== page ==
NACC to the FCC: Include Advanced Threat Defense Technology in the E-rate Program
Schools across the nation consider Internet connectivity essential to meet their academic goals – a trend that will inevitably proliferate in the years to come. But the funding to connect public schools to online resources often hinges on the Federal Communication Commission’s (FCC’s) E-rate Program for schools and libraries, offering districts much needed monetary discounts for the cost of connecting to the commercial internet.
As part of the program, school districts that cannot ensure compliance with the Children's Internet Protection Act (CIPA) will be ineligible to receive E-rate discounts. Keep in mind that the latest, most significant cyber threats – as they pertain to protecting students from harmful online material to remain compliant with CIPA - continue to evade traditional firewalls, which is currently the only security technology districts can discount through E-rate. The point of this blog and the written opinion iboss presented before the FCC is that the current FCC- E-rate Eligibility Services List must be modified to include Advanced Threat Defense (ATD) technologies.
In direct contrast to the increasing dependency on broadband connectivity, the U.S. Department of Education has confirmed nearly 50 percent of all public districts surveyed in 2016 reported spending less than four percent of their technology budget on cybersecurity; almost 20 percent of schools and districts reported spending less than one percent; and only 42 percent of school and district technology leaders believe their organizations take a proactive or very proactive approach to addressing cybersecurity.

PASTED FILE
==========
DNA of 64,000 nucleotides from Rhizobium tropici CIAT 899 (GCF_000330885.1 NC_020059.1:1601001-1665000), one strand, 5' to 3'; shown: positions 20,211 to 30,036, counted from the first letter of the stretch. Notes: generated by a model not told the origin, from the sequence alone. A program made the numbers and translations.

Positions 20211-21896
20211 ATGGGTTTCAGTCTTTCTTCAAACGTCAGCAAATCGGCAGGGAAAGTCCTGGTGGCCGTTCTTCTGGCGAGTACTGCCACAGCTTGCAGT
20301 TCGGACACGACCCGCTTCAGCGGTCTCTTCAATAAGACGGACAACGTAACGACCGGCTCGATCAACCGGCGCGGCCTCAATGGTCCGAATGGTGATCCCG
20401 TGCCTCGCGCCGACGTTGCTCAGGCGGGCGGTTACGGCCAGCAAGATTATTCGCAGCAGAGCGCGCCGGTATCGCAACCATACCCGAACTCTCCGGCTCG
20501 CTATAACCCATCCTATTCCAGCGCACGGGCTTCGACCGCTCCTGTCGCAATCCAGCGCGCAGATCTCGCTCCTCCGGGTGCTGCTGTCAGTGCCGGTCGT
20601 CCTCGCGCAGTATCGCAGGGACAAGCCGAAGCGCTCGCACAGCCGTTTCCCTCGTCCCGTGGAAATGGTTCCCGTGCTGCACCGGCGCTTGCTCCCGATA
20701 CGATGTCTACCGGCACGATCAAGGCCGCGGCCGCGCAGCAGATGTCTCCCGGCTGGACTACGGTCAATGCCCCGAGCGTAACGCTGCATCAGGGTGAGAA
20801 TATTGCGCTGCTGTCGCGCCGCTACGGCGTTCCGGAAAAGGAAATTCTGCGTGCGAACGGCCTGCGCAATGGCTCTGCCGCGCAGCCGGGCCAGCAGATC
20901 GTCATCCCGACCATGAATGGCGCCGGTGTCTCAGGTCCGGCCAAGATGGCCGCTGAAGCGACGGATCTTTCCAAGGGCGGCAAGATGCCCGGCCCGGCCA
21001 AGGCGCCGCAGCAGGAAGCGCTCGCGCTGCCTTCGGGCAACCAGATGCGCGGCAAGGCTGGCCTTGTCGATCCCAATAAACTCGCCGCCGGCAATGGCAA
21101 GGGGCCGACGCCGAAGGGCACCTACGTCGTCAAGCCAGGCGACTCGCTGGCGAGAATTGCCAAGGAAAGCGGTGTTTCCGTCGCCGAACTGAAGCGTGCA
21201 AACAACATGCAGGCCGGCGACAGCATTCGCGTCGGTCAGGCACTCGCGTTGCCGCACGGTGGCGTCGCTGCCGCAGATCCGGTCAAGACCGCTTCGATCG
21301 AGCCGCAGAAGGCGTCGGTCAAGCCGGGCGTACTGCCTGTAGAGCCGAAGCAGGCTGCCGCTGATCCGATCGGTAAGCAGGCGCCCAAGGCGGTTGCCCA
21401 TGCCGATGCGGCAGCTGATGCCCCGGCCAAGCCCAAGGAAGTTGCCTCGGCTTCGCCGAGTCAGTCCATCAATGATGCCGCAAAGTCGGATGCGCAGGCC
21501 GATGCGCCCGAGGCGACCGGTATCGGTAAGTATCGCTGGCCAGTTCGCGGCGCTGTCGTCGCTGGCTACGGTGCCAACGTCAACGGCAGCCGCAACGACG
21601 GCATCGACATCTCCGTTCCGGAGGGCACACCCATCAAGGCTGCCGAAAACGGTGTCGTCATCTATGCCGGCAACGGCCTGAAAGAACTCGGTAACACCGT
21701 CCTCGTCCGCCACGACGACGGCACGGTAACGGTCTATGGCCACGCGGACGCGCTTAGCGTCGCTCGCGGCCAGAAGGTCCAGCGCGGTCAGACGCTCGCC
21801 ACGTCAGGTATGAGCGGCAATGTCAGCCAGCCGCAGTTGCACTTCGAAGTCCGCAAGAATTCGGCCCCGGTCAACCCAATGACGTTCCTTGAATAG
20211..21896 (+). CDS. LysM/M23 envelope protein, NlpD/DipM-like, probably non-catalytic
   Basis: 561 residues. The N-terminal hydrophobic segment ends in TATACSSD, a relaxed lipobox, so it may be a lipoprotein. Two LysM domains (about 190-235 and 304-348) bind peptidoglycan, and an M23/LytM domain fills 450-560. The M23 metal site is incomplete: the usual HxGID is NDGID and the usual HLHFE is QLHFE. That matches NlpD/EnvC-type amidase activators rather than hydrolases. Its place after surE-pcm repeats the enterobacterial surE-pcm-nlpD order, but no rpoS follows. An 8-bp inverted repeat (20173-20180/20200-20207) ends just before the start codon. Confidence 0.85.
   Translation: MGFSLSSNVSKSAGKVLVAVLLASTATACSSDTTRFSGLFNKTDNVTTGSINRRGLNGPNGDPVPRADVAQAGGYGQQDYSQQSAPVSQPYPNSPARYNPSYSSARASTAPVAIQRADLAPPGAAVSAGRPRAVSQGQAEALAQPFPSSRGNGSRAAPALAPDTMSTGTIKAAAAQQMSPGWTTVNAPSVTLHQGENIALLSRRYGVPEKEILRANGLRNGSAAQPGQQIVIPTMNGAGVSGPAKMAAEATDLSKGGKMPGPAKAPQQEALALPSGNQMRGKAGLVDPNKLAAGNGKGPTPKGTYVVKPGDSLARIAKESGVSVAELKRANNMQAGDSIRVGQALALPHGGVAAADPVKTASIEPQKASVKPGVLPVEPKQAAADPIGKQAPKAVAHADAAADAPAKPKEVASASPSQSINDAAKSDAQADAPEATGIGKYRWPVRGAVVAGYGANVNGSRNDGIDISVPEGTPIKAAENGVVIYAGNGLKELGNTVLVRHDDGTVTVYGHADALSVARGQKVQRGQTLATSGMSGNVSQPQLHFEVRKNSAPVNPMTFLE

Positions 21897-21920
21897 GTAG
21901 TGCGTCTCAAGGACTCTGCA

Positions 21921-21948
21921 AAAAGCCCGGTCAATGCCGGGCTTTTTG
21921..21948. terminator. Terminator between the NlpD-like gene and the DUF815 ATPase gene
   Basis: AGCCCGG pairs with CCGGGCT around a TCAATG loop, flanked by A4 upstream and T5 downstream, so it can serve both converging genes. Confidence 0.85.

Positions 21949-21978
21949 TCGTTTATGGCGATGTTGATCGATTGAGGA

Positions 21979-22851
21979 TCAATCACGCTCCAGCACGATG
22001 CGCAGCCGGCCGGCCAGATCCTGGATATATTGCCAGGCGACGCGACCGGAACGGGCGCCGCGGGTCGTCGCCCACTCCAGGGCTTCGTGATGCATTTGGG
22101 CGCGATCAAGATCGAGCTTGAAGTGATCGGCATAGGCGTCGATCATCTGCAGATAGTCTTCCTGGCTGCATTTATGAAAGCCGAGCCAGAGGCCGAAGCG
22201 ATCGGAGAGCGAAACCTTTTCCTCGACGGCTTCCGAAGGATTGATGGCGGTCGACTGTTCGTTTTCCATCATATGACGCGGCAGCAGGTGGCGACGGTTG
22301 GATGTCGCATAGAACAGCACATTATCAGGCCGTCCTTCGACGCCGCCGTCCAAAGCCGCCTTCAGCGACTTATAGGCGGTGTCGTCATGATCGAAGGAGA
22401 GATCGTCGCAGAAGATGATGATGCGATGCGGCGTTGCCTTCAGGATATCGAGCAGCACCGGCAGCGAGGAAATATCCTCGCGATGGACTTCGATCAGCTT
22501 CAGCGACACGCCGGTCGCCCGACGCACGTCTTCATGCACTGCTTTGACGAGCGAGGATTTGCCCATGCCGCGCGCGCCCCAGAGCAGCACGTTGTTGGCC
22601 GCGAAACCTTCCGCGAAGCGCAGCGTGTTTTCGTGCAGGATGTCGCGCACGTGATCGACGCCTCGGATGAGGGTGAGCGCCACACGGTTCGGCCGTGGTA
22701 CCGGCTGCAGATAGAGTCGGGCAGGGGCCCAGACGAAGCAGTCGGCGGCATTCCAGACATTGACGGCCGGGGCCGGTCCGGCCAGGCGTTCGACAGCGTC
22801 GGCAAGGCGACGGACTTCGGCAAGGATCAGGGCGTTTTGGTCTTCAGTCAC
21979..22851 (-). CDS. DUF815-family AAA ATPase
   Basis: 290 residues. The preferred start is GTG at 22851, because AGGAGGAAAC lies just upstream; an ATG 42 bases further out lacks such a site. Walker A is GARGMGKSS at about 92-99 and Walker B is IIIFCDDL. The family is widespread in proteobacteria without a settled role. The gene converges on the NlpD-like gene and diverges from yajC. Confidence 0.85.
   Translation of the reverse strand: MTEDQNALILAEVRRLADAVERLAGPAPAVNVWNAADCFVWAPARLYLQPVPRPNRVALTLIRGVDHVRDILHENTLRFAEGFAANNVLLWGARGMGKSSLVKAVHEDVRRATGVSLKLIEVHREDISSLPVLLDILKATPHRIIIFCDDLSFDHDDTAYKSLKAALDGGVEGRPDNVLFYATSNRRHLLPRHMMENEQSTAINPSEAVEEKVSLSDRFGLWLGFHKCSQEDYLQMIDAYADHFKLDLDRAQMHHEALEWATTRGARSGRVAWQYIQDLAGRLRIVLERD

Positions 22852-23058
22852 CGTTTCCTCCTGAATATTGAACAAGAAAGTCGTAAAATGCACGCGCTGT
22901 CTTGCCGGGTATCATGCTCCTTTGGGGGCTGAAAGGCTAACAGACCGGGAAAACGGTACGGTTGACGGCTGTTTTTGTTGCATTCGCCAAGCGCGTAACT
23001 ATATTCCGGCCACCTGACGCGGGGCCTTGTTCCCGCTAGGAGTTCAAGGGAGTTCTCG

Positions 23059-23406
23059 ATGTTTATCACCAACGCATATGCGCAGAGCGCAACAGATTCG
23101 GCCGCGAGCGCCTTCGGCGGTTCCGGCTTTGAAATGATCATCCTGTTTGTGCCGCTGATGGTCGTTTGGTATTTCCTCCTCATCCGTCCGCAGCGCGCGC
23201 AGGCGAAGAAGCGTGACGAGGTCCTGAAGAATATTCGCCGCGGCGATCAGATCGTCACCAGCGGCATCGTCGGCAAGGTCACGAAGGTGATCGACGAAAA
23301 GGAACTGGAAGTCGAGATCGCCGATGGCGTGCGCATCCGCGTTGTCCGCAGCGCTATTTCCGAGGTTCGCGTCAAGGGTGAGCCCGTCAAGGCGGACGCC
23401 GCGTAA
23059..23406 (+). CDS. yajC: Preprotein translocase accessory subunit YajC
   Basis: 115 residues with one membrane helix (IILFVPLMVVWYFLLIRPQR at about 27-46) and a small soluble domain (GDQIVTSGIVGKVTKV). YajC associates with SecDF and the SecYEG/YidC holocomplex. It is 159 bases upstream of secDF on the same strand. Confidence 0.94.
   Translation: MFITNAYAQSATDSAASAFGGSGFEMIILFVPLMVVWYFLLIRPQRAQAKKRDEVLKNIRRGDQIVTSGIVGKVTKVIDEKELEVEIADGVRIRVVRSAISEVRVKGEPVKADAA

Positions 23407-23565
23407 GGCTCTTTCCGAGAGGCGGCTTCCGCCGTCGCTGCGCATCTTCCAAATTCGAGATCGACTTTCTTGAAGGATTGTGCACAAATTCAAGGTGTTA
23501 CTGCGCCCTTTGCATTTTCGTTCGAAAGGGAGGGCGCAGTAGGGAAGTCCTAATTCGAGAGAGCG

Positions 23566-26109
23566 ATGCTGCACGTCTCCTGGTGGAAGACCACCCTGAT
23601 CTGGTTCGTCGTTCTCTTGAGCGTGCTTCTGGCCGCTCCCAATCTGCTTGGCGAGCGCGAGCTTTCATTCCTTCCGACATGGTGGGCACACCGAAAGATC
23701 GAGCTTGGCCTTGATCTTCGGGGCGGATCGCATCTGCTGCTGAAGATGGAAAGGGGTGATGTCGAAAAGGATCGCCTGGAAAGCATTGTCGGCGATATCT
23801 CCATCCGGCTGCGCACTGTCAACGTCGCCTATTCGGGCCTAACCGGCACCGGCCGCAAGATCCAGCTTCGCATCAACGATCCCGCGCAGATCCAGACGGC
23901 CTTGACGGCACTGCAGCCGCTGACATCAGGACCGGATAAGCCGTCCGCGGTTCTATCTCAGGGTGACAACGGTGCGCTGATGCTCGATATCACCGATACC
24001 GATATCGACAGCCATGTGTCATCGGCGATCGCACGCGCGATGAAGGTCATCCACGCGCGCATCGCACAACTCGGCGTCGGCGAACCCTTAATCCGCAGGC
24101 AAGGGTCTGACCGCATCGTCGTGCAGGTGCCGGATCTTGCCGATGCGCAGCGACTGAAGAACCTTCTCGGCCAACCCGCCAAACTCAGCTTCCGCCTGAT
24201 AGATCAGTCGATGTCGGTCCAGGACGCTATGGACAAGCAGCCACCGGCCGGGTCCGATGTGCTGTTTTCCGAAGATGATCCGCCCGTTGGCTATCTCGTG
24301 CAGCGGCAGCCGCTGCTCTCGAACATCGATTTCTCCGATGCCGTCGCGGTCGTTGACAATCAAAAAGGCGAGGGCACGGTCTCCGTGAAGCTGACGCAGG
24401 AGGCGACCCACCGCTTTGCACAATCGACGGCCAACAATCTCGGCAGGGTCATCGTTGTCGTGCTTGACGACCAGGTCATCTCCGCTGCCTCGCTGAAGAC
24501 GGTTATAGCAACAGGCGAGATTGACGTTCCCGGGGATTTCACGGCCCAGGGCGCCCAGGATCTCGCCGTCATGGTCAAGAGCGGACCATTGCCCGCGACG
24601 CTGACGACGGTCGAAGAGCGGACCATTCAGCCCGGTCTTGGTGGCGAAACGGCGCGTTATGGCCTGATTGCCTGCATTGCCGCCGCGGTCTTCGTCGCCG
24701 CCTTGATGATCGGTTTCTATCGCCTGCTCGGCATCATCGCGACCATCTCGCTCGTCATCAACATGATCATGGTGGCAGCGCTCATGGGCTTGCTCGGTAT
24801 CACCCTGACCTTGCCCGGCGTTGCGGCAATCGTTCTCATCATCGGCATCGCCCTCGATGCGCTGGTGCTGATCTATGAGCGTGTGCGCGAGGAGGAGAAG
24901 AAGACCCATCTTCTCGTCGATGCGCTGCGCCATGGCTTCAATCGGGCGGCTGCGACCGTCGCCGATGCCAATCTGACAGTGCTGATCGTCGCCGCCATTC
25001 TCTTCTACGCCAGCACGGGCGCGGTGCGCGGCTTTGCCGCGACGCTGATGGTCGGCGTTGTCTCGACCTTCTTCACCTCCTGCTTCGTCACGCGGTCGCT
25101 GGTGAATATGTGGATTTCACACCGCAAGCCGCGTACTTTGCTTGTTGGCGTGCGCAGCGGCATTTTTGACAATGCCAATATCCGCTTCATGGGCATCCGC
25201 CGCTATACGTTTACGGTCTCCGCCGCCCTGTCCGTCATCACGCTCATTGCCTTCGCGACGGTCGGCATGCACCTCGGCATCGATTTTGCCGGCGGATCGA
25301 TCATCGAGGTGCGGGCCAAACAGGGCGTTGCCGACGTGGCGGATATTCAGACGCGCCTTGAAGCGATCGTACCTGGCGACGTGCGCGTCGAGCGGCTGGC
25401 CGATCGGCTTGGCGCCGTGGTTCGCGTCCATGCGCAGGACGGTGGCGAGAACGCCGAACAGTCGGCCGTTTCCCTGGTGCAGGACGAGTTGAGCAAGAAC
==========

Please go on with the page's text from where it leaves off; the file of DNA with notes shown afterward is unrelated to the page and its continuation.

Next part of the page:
What makes these stats so alarming is the fact that in a 2015 Verizon Data Breach Investigations Report, public education was ranked the number two U.S. target of hackers. This emphasizes the reality that cybersecurity attacks represent a very real and significant threat to public education networks connecting to broadband services.
I believe our efforts to construct and provision a super (broadband) highway without sufficient cybersecurity protections only places a greater risk; to not only our student's safety and that of their identity, but it hinders the degree to which we can fully exploit the power of digital resources to influence teaching and learning.
I also propose, as public officials comply with outdated Federal mandates, polices, and are challenged by decreasing funding, we will remain at the back of the pack of countries leveraging connectivity in the classroom – including Finland who in 2015 ranked 1stin Reading, Math and Science. As of 2017 the U.S. came in 17thin the world relative to overall academic performance.
Of course, there is much we can do to improve our nation's public education system, and I believe one way would be to include in the E-rate program's eligibility services list (ESL) advanced threat protection technologies that are essential to securing inbound and outbound internet traffic.
The NACC supports the FCCs FY2016 order that tied the inclusion of Secure Web Gateways into the provisions of E-rate qualifications, and we’re actively pushing for similar inclusion in the FY2018/19 ESL.